The mural that gets the most votes will be painted on the Finale Friday celebration, which includes more than just painting, and takes place on August 12. All are encouraged to vote for their favorite design and volunteer for painting.

Summer in the City is an organization that offers programming and volunteer opportunities in Detroit for youth. One project they commonly undertake is mural-painting—the organization says they've painted over 100 in the city.

Model D covered last year's Finale Friday at Crowell Community Center, also in northwest Detroit. An estimated 1,200 volunteers showed up.

To vote for your favorite mural design, click here.

Detroit Free Press strongly denounces county executives' efforts to derail regional transit

A prominent columnist at the Detroit Free Press, Pulitzer Prize winner Stephen Henderson, and the paper's editorial board have come out staunchly against recent efforts to scuttle regional transit by county executives L. Brooks Patterson and Mark Hackel, respectively of Oakland and Macomb counties.

"Twenty-six times this region has tried to create functional transit across three or four counties, and 26 times, we've come up short. Way short," writes the editorial board. "Until 2012, when the state Legislature created a Regional Transit Authority for southeast Michigan. This time, with state support and a rock-solid structure built to harness cooperation among the various parties in the region, things would be different. This time, we would get it right."

But then the two county executives objected to the plan, which had been in the works for many months, two weeks before the millage needed to get approved for the November ballot.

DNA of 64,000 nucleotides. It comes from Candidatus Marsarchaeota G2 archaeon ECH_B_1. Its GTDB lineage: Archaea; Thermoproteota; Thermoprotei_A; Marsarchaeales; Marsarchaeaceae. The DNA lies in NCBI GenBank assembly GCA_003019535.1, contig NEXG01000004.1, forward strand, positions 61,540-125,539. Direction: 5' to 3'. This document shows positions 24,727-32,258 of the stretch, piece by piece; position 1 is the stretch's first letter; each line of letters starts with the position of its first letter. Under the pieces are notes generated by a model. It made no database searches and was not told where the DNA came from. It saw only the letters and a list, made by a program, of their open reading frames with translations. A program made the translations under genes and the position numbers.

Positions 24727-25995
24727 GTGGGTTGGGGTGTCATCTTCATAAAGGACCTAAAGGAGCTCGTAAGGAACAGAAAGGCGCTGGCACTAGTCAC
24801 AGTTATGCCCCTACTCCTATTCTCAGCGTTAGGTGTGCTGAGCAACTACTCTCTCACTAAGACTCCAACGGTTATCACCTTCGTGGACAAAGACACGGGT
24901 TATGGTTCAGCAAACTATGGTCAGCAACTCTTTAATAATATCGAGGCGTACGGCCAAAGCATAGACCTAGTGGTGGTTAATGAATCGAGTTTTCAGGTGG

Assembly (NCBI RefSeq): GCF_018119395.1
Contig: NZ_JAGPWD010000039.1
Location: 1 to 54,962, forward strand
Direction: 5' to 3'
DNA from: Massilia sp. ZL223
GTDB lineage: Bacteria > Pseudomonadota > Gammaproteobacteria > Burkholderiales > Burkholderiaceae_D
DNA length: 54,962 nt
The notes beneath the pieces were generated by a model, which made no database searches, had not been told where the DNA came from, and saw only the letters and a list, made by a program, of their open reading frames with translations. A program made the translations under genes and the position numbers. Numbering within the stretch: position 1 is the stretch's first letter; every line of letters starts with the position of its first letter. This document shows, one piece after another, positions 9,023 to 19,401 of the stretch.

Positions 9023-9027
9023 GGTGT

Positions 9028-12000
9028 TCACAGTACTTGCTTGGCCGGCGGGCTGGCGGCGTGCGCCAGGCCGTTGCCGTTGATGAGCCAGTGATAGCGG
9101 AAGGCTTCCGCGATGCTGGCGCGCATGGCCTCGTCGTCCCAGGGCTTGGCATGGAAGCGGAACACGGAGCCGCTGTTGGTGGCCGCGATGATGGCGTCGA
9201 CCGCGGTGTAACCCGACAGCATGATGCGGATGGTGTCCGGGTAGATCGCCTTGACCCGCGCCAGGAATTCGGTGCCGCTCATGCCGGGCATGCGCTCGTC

Here's what the editorial board thinks of the last-minute antics: "[R]epresentatives from Oakland and Macomb objected, blindsiding RTA officials and other board members who'd negotiated in good faith. Oakland's representative delivering a 19-page list of grievances, ranging from the quasi-legitimate to the asinine."

Part of their argument is that Oakland and Macomb fail to see the region as a cohesive whole—they are stuck in a balkanized mindset.

Henderson's column, titled "Hackel, Patterson trying to build a wall in S.E. Michigan," demonstrates he feels similarly. Like the editorial board, he questions the timing, and goes point by point through their objections, which he calls "selfish." But again, county executives fail to see that the "dividends pay back region-wide."

He ends the column with a plea: "Time is short. For this to get onto the November ballot, something has to be approved by early August. If that doesn't happen, we're looking at 2018 before another opportunity comes up. And that would be near-criminal neglect. Think of the stranded and isolated lives, kept from opportunity by our lousy transit, that will unfold over those next two years."

A Model D article from last year speculated whether the suburbs would buy in to regional transit. Perhaps, sadly, we have our answer. 

Small businesses multiply, crime declines along Jefferson Avenue corridor

A recent article in Crain's Detroit Business details the rapid growth of five neighborhoods extending along Jefferson Avenue, stretching all the way to the Grosse Pointe border.

A number of new businesses have opened up along the Jefferson Avenue corridor recently. "Beautiful Bridal, along with a new Caribbean restaurant, a Christian yoga center, women's clothing boutiques, a casual branded clothing store, a used record store, and a coffee shop and bakery, are a few of the more recent businesses that have planted roots along the eight miles between downtown Detroit and Grosse Pointe Park," writes Marti Benedetti.

Some significant numbers accompany these developments. The most salient is the approximately $1 billion in new investment since 2009.